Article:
• Chronic Dehydration

    A natural diet would be much higher in moisture providing your dog with some of his daily water requirement. Feeding dry kibble doesn’t encourage proper hydration, and if your dog is not a particularly good drinker, he could suffer the effects of being partially dehydrated. Always provide fresh water and encourage your dog to drink routinely.


  • Higher Carbohydrates

    The extrusion process that makes kibble requires a large percentage of carbohydrates to form the kibble and hold it together. The average kibble contains anywhere between 40% and 60% carbohydrates.


  • Highly Processed
    Dry kibble is cooked four times over before packaging for delivery! Repetitive heating decreases the value of the nutrients in the food such as the delicate vitamins, minerals and amino acids necessary for your dog to obtain from his diet. Therefore, dry foods provide better nutrition when combined with fresh foods.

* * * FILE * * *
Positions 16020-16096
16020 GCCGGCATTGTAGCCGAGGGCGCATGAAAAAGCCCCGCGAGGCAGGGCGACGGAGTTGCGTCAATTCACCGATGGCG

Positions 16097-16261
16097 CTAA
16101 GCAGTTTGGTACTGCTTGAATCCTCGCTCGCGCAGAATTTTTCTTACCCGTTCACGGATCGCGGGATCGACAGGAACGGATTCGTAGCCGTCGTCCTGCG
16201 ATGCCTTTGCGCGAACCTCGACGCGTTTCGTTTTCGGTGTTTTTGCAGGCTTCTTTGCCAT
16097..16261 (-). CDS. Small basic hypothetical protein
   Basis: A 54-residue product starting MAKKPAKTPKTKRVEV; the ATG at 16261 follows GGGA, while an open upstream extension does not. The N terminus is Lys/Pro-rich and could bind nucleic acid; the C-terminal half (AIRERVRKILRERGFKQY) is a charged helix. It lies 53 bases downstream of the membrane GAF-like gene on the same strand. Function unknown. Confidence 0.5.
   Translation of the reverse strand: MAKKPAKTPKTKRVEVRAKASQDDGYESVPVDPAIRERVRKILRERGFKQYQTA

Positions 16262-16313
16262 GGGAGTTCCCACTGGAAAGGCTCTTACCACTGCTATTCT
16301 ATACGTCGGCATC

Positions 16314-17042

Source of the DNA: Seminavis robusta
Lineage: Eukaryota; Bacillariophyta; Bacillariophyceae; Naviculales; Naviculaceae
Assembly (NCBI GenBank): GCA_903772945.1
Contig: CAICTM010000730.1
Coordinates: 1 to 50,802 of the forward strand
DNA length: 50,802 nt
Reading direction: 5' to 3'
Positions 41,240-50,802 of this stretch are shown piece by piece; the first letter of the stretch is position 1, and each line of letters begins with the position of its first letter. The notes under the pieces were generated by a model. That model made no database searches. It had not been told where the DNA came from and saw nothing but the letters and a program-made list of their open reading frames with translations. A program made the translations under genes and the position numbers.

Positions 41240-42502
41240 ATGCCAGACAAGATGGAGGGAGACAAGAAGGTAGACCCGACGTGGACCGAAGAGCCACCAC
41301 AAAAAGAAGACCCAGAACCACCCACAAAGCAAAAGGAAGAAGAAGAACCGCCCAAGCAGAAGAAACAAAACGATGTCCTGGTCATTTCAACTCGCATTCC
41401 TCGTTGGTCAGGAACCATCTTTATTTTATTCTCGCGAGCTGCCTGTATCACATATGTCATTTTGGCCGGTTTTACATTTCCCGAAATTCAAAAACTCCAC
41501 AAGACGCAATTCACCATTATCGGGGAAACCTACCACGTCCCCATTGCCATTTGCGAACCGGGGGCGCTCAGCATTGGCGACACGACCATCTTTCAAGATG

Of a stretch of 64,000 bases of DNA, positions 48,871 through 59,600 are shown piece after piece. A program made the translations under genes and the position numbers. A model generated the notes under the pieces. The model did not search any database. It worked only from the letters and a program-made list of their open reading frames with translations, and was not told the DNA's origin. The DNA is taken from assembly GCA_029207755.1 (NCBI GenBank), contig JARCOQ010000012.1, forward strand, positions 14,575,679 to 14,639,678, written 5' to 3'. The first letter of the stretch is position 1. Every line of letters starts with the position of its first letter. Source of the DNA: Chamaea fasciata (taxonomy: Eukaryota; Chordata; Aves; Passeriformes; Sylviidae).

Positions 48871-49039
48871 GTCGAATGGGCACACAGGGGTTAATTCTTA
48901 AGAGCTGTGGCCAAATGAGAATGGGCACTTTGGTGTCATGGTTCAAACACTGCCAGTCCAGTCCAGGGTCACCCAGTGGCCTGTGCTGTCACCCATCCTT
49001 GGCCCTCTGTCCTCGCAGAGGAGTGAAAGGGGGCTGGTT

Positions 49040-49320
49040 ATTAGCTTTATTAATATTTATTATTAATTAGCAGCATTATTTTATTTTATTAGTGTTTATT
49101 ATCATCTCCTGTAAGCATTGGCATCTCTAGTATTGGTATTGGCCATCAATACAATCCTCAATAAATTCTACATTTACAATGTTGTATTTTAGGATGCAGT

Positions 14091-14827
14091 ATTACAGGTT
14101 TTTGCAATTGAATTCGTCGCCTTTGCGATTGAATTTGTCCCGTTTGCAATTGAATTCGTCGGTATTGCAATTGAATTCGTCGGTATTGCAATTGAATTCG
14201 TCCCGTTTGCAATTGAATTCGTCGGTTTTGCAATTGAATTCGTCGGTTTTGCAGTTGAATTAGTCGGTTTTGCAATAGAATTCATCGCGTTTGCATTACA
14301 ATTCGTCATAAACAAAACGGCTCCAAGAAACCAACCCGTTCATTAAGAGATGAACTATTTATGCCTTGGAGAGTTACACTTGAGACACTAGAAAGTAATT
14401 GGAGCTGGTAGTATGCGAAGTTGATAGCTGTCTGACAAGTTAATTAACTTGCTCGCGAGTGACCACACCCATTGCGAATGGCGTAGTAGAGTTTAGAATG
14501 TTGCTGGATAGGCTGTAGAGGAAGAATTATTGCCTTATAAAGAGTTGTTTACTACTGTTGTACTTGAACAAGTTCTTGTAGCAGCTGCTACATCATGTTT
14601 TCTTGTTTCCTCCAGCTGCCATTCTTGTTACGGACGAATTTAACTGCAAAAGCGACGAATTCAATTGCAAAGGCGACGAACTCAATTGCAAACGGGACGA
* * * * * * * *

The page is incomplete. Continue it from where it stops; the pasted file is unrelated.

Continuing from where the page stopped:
If you choose to go with a kibble diet, I highly recommend that you consider mixing in fresh food too. There are many benefits to this, and it can be quick and economical. To learn more check out our Healthy Additions series.

Whichever type of food you choose for your dog, be sure you check out “Tips for Quality” to learn how to select the best for your companion!


Good luck to you and your Satisfied Dog!


 – Cassy Kay






1 Sagman, Mike. “Canned or Dry Dog Food – What’s the Better Choice?” Dog Food Web. Aug. 9, 2017. <>

2 Thixton, Susan. “How many times are Ingredients cooked in Kibble Pet Foods?” Truth About Pet Sept. 9, 2016. Web. Aug. 10, 2017. <>